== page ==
In the documentation it says "mostly used for debugging" which would lead me think "never enable it unless you've a problem and need to do some debugging," however reading mostly everything that I could find about it says to enable it "opcache.enable_cli 1" but why? I could not find any information concerning this matter, so if anybody knows, why should I enable it if the documentation basically says to keep it on 0?


3 Answers 3


With PHP7 and file-based caching, it can now make sense to enable opcache for CLI. The best possibility would be to have a separate php.ini for CLI with the following configuration:


opcache.file_cache_only=1 makes sure that the in-memory opcache is disabled and only files are used, which is what you want for CLI. This should boost execution time by quite a bit.

In the php.ini for FPM, you will want to have the same settings but use opcache.file_cache_only=0, so in-memory opcache is used and the file cache is used as a fallback (which also makes FPM faster, because the file cache reduces warmup time when FPM is restarted or opcache is reset, because the cached files remain).

This way, CLI and FPM share the file cache, and FPM has the in-memory cache as a second primary cache for maximum speed. A great improvement in PHP7! Just make sure to choose a directory for opcache.file_cache that both CLI and FPM can write to, and that the same user does the writing/reading.


I would not recommend to use the file cache with FPM anymore (only use it for CLI), because there is no way to reset the cache when setting opcache.validate_timestamps=0 - the file cache prevents PHP-FPM from recognizing any changes, because opcache_reset() or even a complete PHP-FPM restart does not affect the file cache and there is no equivalent for the file cache, so changed scripts are never noticed. I reported this as a "bug"/"feature request" in March 2016, but this is currently not seen as an issue. Just beware if you use opcache.validate_timestamps=0!

  • If we use opcache.file_cache_only=0, what should the value of opcache.memory_consumption be, on a 8GB RAM server?
    – PKHunter
    Feb 14, 2017 at 10:45
  • That depends on how many files will be cached/how many projects are running on the server and also if that server has other duties than to run PHP-FPM. I would recommend to try it first with 500MB - it is quite hard to exceed that. Then check on your usage with a script like github.com/rlerdorf/opcache-status , which gives you a nice overview, and adapt the size if necessary. Rather go too large than too small, otherwise opcache will restart too often when the limit is reached.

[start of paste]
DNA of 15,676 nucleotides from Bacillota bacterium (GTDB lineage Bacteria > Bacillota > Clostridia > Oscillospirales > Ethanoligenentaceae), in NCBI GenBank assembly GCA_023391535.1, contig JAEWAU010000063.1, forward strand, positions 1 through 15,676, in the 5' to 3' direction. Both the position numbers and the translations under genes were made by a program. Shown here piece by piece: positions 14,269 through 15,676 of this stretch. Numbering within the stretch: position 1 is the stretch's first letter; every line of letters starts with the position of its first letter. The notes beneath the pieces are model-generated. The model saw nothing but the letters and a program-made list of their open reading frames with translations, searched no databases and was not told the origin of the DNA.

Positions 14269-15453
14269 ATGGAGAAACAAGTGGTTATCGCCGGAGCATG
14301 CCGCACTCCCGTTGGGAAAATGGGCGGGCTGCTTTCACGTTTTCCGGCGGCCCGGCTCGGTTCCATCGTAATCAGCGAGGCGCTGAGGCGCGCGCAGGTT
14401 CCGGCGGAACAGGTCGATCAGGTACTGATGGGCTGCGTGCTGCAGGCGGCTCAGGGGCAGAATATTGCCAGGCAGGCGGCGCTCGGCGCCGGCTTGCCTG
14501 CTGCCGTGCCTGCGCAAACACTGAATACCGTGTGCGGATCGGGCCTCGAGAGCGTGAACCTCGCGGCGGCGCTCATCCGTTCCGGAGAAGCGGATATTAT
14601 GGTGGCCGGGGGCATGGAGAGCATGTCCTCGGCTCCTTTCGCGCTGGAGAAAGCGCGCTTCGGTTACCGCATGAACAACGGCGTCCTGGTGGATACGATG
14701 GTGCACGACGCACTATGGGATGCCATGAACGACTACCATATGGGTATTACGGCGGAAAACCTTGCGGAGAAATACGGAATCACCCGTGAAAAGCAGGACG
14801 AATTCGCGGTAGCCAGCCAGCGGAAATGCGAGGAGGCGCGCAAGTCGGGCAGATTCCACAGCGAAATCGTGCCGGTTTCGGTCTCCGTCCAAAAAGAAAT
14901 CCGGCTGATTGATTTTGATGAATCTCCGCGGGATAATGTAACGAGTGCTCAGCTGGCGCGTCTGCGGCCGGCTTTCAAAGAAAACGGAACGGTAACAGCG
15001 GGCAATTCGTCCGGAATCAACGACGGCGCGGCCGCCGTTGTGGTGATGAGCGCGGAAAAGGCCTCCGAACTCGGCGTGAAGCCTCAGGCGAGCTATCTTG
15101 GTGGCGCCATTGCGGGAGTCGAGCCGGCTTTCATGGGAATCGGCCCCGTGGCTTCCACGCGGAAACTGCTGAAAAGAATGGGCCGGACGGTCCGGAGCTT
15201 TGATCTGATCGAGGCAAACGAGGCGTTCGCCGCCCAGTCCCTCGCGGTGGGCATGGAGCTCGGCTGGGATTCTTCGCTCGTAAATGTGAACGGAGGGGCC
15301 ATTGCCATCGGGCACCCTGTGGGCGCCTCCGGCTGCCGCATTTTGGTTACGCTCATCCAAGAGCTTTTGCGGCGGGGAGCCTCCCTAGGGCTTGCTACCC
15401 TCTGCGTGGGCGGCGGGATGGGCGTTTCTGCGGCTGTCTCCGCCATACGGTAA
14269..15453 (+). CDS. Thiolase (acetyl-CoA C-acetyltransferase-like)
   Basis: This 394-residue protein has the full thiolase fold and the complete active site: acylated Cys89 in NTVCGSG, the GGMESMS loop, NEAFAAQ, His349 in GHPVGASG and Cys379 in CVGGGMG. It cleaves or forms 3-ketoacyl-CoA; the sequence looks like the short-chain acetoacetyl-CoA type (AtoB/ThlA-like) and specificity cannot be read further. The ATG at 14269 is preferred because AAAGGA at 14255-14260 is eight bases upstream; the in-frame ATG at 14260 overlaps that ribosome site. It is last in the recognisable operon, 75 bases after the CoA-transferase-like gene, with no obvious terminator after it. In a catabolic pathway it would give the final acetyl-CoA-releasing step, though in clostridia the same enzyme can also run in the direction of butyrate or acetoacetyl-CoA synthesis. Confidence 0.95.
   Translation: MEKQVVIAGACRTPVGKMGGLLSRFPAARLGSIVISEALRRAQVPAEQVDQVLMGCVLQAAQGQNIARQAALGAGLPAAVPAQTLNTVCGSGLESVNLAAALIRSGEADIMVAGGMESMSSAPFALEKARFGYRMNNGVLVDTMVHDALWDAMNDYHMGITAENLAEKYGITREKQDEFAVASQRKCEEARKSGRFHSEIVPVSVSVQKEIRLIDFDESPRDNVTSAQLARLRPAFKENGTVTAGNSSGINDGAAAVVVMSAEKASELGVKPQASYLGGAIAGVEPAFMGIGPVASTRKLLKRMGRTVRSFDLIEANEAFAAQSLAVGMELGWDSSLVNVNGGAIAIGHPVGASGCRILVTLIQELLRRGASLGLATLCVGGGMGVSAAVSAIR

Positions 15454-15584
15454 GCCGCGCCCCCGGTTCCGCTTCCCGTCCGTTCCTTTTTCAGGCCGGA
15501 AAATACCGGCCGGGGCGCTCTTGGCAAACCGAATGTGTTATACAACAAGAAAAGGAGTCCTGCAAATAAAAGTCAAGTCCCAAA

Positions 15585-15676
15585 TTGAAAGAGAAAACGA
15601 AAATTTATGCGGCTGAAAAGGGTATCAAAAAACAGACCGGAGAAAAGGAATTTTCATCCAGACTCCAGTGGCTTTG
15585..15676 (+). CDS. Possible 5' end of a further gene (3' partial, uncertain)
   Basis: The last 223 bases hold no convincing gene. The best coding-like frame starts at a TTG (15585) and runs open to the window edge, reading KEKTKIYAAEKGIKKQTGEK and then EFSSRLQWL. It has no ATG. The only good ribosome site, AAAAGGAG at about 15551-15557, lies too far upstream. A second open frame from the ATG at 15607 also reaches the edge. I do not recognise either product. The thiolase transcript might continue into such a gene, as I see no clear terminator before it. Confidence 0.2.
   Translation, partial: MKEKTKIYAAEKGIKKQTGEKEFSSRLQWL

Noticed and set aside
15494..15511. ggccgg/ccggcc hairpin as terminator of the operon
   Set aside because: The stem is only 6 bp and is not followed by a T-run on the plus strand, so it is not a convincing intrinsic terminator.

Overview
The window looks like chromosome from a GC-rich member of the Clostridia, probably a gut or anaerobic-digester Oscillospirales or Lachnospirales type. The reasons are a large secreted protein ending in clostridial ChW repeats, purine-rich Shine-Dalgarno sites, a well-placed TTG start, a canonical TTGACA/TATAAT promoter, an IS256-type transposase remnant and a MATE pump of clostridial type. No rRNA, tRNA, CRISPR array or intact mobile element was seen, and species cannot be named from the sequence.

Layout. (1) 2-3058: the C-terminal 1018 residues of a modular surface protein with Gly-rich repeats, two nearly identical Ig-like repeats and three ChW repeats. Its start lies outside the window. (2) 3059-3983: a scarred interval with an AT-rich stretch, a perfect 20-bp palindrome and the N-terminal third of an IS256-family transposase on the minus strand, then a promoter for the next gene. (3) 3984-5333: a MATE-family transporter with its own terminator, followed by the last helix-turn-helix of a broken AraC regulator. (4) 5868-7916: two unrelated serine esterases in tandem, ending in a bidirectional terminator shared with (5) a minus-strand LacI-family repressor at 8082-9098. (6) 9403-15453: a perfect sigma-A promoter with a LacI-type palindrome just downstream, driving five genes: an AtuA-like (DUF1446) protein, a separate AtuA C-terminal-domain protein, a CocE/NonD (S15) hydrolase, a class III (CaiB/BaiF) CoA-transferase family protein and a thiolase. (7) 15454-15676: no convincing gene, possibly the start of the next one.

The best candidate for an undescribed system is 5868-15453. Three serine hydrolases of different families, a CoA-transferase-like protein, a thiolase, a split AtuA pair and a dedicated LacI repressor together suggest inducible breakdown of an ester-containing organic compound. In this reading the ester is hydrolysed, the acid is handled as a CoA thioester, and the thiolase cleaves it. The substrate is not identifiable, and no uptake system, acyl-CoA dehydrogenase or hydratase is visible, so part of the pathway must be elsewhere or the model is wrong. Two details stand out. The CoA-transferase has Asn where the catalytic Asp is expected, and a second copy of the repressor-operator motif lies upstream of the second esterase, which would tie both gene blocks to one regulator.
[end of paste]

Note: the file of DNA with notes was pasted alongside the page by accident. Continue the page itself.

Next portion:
– iquito
    Feb 14, 2017 at 16:13
  • 2
    The usage difference is incredible, before setting up the CLI to use it, I had a script to download emails over IMAP that would sit there at 100% for a few seconds at a time, but now it never hits 30% Feb 19, 2018 at 20:12
  • @iquito wouldn't just removing the actual cache files with rm work? Aug 28, 2018 at 5:53
  • 2
    @iquito I found that things aren't that scary as they seemed. It is quite possible to make for atomic deployment, I've written it here. Essentially either mv or rm the file-based OPCache directory itself, not its content during deployment. This would make it unusable to PHP process (because it does not like to create it!). Thus when the directory is missing you are safe to run opcache_reset(), and then recreate the directory in place. There would be no race conditions. May 26, 2021 at 22:55

Leave it off. It's primarily there for use while debugging issues with OPcache itself.

The opcache.enable_cli option enables PHP OPcache when running PHP scripts from the command line (using the php command). However, keep in mind that for PHP 5.x the OPcache extension works by storing cached opcodes in the memory of the current process. This is only useful when the process that's running PHP is going to be handling multiple requests that can reuse these opcodes, like in a web server or under FastCGI. For a process like the PHP CLI, which runs one "request" and exits, it just wastes memory and time.

  • But I am also using FastCGI cache together with Nginx. Should I still leave it off?
    – Jack
    Jul 31, 2014 at 0:48
  • Leave it off. It doesn't have any effect on FastCGI at all.
    – user149341
    Jul 31, 2014 at 4:42
  • 11
    This answer is not up-to-date anymore with the file-based cache that opcache now provides. Feb 9, 2016 at 22:59
  • 3
    @duskwuff: I just added an answer referring to this new functionality in PHP7, where it makes sense to enable enable_cli together with the new file cache options.
    – iquito
    Mar 8, 2016 at 23:25
  • 2
    @duskwuff: enable_cli=1 has huge impacts with some libraries (e.g. Symfony/Doctrine) which store caches in php files, and include these files multiple times during the execution of the script. I've reduced my CPU usage by 20-40% with enable_cli=1. Oct 27, 2016 at 11:59

As per PHP docs:

opcache.enable_cli boolean enables the opcode cache for the CLI version of PHP. This is mostly useful for testing and debugging.

Therefore it should be disabled unless you're really need this.

This can be useful when you've some long-term migration process running from the command-line (personally I've tested OPcache v7.0.3 for CLI by running some extensive migration script and I didn't see much performance improvements).

  • The “testing and debugging” part has been removed from the documentation.
    – Gogowitsch
    Nov 30, 2021 at 18:48

Your Answer

By clicking “Post Your Answer”, you agree to our terms of service, privacy policy and cookie policy

Not the answer you're looking for? Browse other questions tagged or ask your own question.